Elizabeth simply would not let him leave. For a good decade the Earl of Leicester had hoped to lead an expedition to the Netherlands in support of the “cause”, the Protestant revolt against King Philip of Spain. In the summer of 1585, around the time Antwerp fell to the Duke of Parma’s troops, the English queen had finally signed a treaty with the Dutch, promising help with money and troops. The Dutch would have none but Leicester, she knew; still she wavered to appoint him for the job – he had just departed for a weekend with his wife, to Kenilworth, and this was enough for her to consider Arthur, 14th Lord Grey de Wilton as the earl’s replacement.
This particular hiccup regarding Leicester’s prospects did not last long, but as the months went by there were many more such moments of anxiety, for example when Lady Leicester (on her return from Kenilworth) was seen passing through London. Importantly, though, Lord Grey had no money. Leicester too would have liked to see him on the expedition, as his second-in-command, but Grey’s debts effectively excluded him as a candidate for either position. Money matters were the greatest obstacle to the start of the expedition anyway, and the concerns on the part of the Dutch delegation were growing. Towards the end of September they went so far as to seek out their future commander-in-chief at his home:
the States that were at court came hither to me this morning by nine o’clock, and spent two hours with me, touching my dispatch, in so much as they were readily to kneel to me for to make what haste for mine own arrival on the other side that I could possibly, yea by all persuasions pressing me that I would not stay till my full preparations were made, and my companies … for, they said, it was very long already. … For that I know this forenoon some of the Estates will come again to me about this cause, I will be absent somewhere till afternoon, by which time I will hope to receive further direction from you, which God grant to be best for her Majesty’s own service and her realm, by whose wisdom and government we are all like either to stand or fall. Thus in much haste, praying you to excuse the imperfection of it, being scribbled in my bed this Monday morning almost two o’clock.1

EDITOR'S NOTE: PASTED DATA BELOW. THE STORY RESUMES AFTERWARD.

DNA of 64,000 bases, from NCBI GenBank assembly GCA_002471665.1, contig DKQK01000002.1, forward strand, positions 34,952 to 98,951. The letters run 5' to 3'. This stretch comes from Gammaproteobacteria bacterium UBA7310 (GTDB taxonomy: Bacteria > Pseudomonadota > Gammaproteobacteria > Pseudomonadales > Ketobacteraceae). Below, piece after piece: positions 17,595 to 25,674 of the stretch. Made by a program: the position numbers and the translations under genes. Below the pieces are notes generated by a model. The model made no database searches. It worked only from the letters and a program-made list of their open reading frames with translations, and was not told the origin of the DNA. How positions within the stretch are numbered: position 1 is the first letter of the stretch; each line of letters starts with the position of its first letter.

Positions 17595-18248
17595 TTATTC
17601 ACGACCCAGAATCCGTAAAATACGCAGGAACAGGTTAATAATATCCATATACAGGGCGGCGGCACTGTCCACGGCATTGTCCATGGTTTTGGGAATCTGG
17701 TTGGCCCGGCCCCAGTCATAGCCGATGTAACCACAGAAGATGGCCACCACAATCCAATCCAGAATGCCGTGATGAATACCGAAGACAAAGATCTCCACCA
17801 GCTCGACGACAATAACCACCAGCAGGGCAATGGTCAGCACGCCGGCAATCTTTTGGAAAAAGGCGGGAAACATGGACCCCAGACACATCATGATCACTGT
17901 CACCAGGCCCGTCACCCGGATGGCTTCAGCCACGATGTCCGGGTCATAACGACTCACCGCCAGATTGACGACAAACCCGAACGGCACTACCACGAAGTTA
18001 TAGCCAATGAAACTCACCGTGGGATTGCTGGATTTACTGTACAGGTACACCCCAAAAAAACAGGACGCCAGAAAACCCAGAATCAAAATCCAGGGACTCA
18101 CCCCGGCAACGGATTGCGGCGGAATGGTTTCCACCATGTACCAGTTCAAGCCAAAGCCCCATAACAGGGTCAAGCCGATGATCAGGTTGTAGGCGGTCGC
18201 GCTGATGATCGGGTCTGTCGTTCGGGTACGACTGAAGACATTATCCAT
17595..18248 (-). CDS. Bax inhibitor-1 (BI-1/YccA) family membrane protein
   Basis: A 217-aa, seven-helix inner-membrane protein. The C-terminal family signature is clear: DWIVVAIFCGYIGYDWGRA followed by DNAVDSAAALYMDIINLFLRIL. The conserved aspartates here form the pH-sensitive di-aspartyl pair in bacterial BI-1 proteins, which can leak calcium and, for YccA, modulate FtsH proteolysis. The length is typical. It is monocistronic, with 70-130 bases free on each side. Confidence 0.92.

Enclosed in this letter to Walsingham was a little note, only for the secretary’s eyes; it betrayed the earl’s despair as Elizabeth was about to change her mind once again:
This is one of the strangest dealings in the world. I find if any little stay be longer, the alteration on the other side will be past remedy. They are so importunate upon me as I was fain to promise them to be ready myself to go within 15 days. I have done as I have written, both in dispatch of my letters and taking up of the other necessaries, which comes to no small sum, and now was I in my money matters and have my friends abroad for it! What must be thought of such an alteration! For my part, I am weary of life and all. I pray you let me hear with speed. I will go this morning to Wanstead, to see some horses I have there, where I will tarry till three o’clock, and then return hither again, and, if the matter alter, I can have no heart to come at court or look upon any man, for it will be thought some misliking in me doth stay the matter.2
Elizabeth indeed was emotional about having to forgo her old friend’s company. Even when she had first made up her mind that Leicester should be appointed to lead her forces, the earl described to Walsingham how “it pleased her to say to me yesterday that she was loath to give the sentence thereof herself, but would send it rather by some other”.3 And a few weeks later she had found a very personal way to procrastinate; Walsingham received another letter which also betrays Leicester’s affection for her:
Mr. Secretary, I find her Majesty very desirous to stay me. She makes the cause only the doubtfulness of her own self, by reason of her oft disease taking her of late and this last night worst of all. She used very pitiful words to me for her fear that she shall not live, and would not have me from her. You can consider what manner of persuasion this must be to me from her … I would not say much for any matter but did comfort her as well as I could, only I did let her know how far I had gone in preparation. I do think for all this that if she be well to-night, she will let me go, for she would not have me speak of it to the contrary to anybody … pray you send my wife word in the morning that I cannot come before Thursday to London.4
The queen did feel better that evening it seems for, yet over two months later, on 9 December 1585, the Earl of Leicester set sail for the Low Countries. As we shall see, this in itself was a tricky business.
1 Leycester Correspondence pp. 6, 7
2 Leycester Correspondence p. 8
3 Adams 1995 p. 388
4 Jenkins 2002 p. 305
Correspondence of Robert Dudley, Earl of Leycester, during his Government of the Low Countries, in the Years 1585 and 1586. (ed. John Bruce, 1844). Camden Society.
Adams, Simon (1995): Household Accounts and Disbursement Books of Robert Dudley, Earl of Leicester, 1558–1561, 1584–1586. Cambridge University Press.
Jenkins, Elizabeth (2002): Elizabeth and Leicester. The Phoenix Press.